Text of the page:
EVER heard of a V8-engined VW Beetle? No? Well, Dick Vermeulen built just such a monster 52 years ago. The then-20-yearold from southern Queensland decided to slam one of Henry’s flathead Fords into the back of the German ‘people’s car’, using a borrowed oxy-acetylene welding set to cut out the mating plates to fit the stock transaxle. Sure, this cast-iron lump hung way out behind the back wheels, creating an arse-heavy problem, but Dick solved that with a couple of solid sandbags up front in the boot. Went real well, too, until a TD Cortina finished up on the VW’S roof!
I have known Dick and his wife Fran for a very long time, when we both got into old-car racing. I have huge respect for this incredibly talented self-taught engineer. He began as a baker, but graduated to building race cars at the rate of one every five weeks, working long 14-hour days with his incredible stores of energy.
All of these flathead-powered, two-seater race cars are called Henrys. Each one takes 500 hours to build, but are now racing all over Australia, allowed to compete in historic events by CAMS, since they were all made using prewar pieces. There are now 19 of them, with a replica roadster half-built already to make 20.
Dick began this new project three weeks ago – out of bed at 3am every morning to start work in his self-built shed. “I had a couple of 1934 chassis rails, an engine and a gearbox, so I figured I had better put it all together before I died,” he reasons.
Dick admits to being on the wrong side of 70, but makes almost every damn thing for his cars himself, including modified mechanical stuff and the sheet-steel bodies, which are mostly culled from panels with the right curves that he finds at the local wreckers. Things like truck mudguards to form tail sections, and a Volvo roof to make door panels for the new roadster.
As a sideline, Dick creates motorhomes and refits caravans, and builds big sheds when he needs them. In one shed bay sits another VW, almost unrecognisable as a cut-and-shut bare chassis. It was built 25 years ago when he needed a machine to cut his property’s lawn and couldn’t buy a decent ride-on mower. So he made one – which then turned into several – shortening the platform chassis and making a centre-pivot front axle to fit 12-inch wheels. Then he cut a foot out of each rear axle to fit Kombi step-down hubs, adding two seats and a small bent-pipe steering wheel. The underfloor cutting head is driven via an extra crank pulley and a long belt. He designed all that himself, and still uses this to cut his grass.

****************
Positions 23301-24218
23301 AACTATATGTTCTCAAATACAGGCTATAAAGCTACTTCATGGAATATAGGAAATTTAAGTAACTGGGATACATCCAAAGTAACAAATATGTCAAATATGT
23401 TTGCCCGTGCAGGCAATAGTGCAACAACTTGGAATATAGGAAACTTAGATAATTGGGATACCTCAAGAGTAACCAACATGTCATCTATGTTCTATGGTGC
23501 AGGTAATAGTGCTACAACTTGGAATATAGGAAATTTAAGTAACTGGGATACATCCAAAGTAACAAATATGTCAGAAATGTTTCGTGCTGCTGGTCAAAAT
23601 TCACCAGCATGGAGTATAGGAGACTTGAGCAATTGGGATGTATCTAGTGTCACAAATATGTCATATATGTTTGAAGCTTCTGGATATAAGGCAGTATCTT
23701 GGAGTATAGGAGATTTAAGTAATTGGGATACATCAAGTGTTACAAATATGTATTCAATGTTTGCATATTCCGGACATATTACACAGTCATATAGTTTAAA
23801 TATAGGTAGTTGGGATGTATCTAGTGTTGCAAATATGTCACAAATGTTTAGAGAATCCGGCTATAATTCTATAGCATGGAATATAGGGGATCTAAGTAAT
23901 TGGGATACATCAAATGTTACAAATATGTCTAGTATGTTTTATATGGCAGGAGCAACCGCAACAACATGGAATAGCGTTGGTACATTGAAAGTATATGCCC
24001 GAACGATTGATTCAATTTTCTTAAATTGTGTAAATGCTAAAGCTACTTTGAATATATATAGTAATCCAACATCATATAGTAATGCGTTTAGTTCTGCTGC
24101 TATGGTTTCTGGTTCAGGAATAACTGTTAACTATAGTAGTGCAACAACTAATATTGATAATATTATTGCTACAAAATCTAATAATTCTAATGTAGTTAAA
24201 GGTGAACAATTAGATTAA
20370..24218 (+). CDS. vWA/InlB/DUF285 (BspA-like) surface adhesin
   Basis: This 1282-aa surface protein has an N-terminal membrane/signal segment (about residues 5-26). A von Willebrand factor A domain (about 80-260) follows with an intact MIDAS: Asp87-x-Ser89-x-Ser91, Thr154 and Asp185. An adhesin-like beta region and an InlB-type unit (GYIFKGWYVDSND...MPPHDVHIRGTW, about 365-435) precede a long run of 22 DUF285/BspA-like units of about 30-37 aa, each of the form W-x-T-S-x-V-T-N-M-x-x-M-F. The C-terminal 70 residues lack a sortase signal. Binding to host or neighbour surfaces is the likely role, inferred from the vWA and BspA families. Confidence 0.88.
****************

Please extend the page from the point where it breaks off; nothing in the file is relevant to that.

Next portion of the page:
A few months ago, Dick diversified into making a stroker crank for yet another flathead Ford engine. “I just wanted to see if I could do it,” he explains. “You can buy new stroker cranks now, but I figured I could weld one up and make my own.”
He began by making offset centres to swing the heavily counterweighted, 3¾in-stroke cast-iron crank in his old belt-drive lathe, making the footlong cutting tools to clear the counterweights and taking half an inch off each paired big-end journal on the inside, before building up each pin with weld. He used a MIG machine feeding high-carbon wire to build up a quarter-inch-thick layer of new metal around the pins, aiming to increase the stroke of the old crank out to a full four inches, stretching engine capacity from 239ci to 286 with an 85.95mm bore size. This job took four full days from start to the completed lathe-finished offset pins, with the final fineground bearing-ready surface completed by a local engine reconditioning shop.
Ford’s stock conrods were clearanced with an angle grinder to miss the counterweight cheeks, then balanced on a set of scales that Dick borrowed from a paint shop. The crank went into a bored sidevalve block, Dick adapting VW 1600 pistons to suit the longer stroke by reaming the gudgeon bushes 7thou oversize and fitting Teflon buttons.
Breathing was improved through a set of 289 Falcon intake valves and an Isky 400 high-lift cam; a pair of decked finned-alloy 9:1 Edelbrock heads got bolted on; and triple Stromberg 97 carbs on an Edelbrock manifold finished off the newly rebuilt engine.
It’s already been installed into the ’34 roadster chassis. Behind it is a cut-and-shut Ford Blitz bellhousing bolted to a modified three-speed Falcon ’box, converted from a column-change to a floor-shift, the drive going back to a prewar Ford diff, modified to take 28-spline Falcon axles and 12-inch brake drums.
Dick and Fran now live in his parents’ old concrete-block house. “Married Fran 50 flaming years ago,” the engineering genius laughs, “and I’ve been putting up with that old bag ever since!” Long-suffering Fran hits him and smiles, while Dick just laughs and rolls another smoke.
IN ONE SHED BAY SITS AN ALMOST UNRECOGNISABLE VW, BUILT 25 YEARS AGO WHEN DICK NEEDED A MACHINE TO CUT HIS LAWN AND COULDN’T BUY A DECENT RIDE-ON MOWER – SO HE MADE ONE